This hate speech is not about Ndigbo, it is not about politics; it is about a Nazist, a Hitler endangering the rest of the world because of his obsession for superiority. This is about the tyranny of one man which can compromise our electoral process and the unity of the country. Nigerians should arise to condemn it so that it does not happen again.

I just imagine if this threat had emanated from an emir in the North or an Eze from the East,by now the papers would have been awash with reactions and calls for the arrest of the Emir or Eze. Where are the Lagos based human rights activists and lawyers? Where are the newspapers and their columnists? Where are the commentators on public affairs? Are the Igbos not part of Nigeria?

This conspiracy of silence over this “verbal holocaust” as someone called it, is a grim reminder of how endangered Ndigbo are in Nigeria. Sadly enough, they do not seem to realise this. The Oba feels threatened by a people that have come to own more than half of Lagos. It is only a blind man that stumbles twice over the same stone.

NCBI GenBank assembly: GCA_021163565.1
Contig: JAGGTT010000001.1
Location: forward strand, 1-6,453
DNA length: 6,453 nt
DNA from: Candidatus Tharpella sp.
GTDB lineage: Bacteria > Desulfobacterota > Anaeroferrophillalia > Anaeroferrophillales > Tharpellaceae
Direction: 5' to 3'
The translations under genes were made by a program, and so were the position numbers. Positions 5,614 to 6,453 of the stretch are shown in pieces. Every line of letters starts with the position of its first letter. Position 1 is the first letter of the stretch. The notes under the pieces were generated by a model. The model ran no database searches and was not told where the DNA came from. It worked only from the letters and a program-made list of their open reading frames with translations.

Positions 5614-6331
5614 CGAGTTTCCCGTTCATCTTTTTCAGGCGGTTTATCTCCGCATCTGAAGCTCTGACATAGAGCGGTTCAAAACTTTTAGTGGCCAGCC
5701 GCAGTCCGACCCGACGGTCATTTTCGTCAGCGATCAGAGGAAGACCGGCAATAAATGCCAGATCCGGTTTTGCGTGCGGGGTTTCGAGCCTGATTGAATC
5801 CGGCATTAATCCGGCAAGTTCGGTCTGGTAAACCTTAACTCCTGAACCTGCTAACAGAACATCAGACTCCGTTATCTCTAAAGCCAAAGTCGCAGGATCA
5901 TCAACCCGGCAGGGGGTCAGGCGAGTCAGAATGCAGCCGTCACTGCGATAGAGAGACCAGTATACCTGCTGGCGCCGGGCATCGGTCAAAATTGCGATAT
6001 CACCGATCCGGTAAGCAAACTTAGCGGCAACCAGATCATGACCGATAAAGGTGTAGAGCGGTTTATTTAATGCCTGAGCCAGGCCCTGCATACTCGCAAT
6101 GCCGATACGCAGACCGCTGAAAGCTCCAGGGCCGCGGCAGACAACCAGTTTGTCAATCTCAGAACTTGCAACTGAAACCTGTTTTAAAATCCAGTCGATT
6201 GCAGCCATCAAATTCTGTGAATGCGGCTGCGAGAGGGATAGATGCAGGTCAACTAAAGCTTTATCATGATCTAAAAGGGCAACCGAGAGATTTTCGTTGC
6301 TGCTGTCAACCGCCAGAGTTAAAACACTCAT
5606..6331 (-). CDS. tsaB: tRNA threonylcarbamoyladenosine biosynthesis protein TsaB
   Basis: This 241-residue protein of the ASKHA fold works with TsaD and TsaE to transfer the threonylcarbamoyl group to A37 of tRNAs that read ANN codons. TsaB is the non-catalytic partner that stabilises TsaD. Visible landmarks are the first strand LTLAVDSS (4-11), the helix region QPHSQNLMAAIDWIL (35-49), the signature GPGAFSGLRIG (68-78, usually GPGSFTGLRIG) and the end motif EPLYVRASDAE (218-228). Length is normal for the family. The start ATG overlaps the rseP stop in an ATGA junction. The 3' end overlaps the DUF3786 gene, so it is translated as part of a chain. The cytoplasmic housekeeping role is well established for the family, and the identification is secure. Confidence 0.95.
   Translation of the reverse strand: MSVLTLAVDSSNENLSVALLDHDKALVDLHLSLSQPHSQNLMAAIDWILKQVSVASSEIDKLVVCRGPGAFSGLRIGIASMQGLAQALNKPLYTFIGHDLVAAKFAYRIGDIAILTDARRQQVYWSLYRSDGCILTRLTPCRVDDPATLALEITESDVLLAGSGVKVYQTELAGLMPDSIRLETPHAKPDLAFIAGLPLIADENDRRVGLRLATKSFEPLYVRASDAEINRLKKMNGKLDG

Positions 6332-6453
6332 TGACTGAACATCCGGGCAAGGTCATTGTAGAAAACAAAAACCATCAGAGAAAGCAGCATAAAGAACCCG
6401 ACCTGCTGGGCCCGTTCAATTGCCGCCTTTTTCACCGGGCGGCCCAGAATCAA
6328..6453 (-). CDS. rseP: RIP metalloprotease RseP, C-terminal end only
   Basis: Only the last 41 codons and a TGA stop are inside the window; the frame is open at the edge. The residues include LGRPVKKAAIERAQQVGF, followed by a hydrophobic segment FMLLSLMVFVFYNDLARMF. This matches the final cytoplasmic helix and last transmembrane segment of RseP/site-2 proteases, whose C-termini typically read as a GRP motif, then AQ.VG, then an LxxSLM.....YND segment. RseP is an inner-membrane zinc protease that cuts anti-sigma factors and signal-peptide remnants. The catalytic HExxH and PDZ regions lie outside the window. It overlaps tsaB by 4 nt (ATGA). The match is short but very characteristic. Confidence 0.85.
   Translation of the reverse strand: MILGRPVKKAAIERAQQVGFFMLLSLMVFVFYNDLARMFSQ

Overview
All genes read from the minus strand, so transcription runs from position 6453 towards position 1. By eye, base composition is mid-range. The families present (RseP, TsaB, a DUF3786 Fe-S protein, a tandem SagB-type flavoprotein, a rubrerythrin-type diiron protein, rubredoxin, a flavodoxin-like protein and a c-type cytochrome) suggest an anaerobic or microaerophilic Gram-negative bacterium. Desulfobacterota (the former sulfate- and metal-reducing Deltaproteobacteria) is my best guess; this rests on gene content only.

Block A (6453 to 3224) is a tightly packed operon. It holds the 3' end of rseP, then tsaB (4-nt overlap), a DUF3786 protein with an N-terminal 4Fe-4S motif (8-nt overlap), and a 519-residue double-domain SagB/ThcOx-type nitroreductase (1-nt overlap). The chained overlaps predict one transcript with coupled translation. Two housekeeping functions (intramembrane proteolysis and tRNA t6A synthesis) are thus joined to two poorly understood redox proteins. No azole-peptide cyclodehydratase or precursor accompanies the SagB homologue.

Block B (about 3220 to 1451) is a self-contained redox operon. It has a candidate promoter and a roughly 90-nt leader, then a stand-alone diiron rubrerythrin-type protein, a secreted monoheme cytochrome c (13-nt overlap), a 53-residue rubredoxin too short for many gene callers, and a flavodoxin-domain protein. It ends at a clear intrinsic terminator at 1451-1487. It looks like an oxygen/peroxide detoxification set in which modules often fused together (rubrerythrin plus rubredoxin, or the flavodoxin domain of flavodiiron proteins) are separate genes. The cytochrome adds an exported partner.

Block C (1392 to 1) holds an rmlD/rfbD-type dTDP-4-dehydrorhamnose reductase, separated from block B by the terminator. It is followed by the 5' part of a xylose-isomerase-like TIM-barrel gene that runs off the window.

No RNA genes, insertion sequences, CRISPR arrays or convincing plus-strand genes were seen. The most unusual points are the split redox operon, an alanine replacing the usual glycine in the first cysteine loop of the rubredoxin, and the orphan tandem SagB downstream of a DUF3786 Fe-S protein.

Sunday John is a social analyst.

The opinions expressed in this article are solely those of the author.

1 COMMENT

  1. I am not igbo and I agree with this writer. The igbo’s are an endangered tribe in Nigeria and should therefore start thinking of how to get independence. Minority tribes should also read the handwriting on the wall, what goes around, comes around.